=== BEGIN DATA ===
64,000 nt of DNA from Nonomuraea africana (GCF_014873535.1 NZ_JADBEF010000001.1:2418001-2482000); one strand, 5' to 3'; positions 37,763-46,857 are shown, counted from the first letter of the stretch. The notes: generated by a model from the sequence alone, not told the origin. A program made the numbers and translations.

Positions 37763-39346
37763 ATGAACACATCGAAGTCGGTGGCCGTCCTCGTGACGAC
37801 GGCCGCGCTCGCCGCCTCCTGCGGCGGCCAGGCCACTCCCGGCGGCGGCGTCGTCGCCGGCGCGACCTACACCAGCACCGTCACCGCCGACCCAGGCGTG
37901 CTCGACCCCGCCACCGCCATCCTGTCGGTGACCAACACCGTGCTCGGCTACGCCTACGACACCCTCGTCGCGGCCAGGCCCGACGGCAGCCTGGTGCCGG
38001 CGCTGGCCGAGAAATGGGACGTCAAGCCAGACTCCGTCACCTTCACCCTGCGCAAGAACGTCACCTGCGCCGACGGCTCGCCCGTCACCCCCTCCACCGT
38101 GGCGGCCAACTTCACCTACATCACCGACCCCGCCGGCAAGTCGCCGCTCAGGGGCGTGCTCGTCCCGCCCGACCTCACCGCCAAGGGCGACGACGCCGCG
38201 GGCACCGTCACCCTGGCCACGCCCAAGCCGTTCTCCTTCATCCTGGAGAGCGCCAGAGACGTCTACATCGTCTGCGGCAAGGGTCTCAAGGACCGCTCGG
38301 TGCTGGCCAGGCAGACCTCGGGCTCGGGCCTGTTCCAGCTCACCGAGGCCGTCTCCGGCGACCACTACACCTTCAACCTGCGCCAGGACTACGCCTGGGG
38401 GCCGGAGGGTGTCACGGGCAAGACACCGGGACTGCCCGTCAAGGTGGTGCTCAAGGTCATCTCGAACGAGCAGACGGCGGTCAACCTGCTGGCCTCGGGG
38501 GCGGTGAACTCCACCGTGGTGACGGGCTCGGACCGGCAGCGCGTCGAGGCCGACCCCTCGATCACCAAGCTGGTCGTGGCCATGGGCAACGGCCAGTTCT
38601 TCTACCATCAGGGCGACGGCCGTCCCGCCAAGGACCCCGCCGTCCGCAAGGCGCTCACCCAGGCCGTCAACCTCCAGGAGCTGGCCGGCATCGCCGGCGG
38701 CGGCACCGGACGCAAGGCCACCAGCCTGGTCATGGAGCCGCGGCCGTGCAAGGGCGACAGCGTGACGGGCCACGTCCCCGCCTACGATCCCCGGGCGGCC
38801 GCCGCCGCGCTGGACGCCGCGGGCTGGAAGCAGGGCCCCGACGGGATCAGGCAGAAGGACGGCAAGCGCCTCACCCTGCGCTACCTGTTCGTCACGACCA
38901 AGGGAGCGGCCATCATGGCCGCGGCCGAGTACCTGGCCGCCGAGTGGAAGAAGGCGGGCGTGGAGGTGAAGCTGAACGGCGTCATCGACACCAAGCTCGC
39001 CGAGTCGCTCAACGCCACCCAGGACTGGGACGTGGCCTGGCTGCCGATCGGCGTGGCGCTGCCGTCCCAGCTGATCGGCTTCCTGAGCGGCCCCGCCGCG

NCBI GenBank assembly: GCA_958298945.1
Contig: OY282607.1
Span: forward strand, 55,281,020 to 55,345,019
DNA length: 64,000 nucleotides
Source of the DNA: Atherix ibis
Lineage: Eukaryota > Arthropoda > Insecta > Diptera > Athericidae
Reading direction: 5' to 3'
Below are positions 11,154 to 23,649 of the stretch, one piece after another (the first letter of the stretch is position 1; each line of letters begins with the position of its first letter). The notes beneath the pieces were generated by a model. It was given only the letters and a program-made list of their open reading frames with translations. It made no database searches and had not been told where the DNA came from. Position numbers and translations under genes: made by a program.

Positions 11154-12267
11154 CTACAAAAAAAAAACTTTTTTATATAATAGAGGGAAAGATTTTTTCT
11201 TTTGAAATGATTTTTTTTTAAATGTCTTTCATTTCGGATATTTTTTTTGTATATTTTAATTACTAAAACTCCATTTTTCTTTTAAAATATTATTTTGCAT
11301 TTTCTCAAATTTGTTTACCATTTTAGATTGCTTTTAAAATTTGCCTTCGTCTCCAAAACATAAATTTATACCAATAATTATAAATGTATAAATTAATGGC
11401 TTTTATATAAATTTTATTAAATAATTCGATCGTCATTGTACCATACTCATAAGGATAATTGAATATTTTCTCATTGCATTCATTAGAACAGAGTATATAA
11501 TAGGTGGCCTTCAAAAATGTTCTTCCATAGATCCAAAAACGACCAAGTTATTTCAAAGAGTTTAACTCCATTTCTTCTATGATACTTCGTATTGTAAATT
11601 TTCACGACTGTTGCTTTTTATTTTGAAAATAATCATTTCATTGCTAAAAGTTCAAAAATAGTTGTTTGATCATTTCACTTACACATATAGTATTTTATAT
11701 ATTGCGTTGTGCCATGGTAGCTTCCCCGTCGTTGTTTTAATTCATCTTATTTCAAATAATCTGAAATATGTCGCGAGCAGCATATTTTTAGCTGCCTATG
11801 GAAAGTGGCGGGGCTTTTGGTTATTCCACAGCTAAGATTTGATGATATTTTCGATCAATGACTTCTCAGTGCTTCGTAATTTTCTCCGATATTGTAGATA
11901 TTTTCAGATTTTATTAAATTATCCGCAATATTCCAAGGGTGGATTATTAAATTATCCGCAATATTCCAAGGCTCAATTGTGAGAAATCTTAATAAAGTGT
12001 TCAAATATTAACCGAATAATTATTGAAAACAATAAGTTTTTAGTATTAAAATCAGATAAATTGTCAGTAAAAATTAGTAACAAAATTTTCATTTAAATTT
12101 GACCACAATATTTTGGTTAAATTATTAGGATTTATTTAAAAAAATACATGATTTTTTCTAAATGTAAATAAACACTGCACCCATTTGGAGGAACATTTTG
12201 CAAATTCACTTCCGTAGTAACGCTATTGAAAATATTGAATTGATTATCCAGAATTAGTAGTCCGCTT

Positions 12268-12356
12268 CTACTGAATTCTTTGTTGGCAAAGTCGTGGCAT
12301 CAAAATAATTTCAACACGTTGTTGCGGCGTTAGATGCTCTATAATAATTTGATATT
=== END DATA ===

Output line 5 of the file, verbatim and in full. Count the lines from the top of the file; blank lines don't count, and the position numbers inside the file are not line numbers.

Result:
37901 CTCGACCCCGCCACCGCCATCCTGTCGGTGACCAACACCGTGCTCGGCTACGCCTACGACACCCTCGTCGCGGCCAGGCCCGACGGCAGCCTGGTGCCGG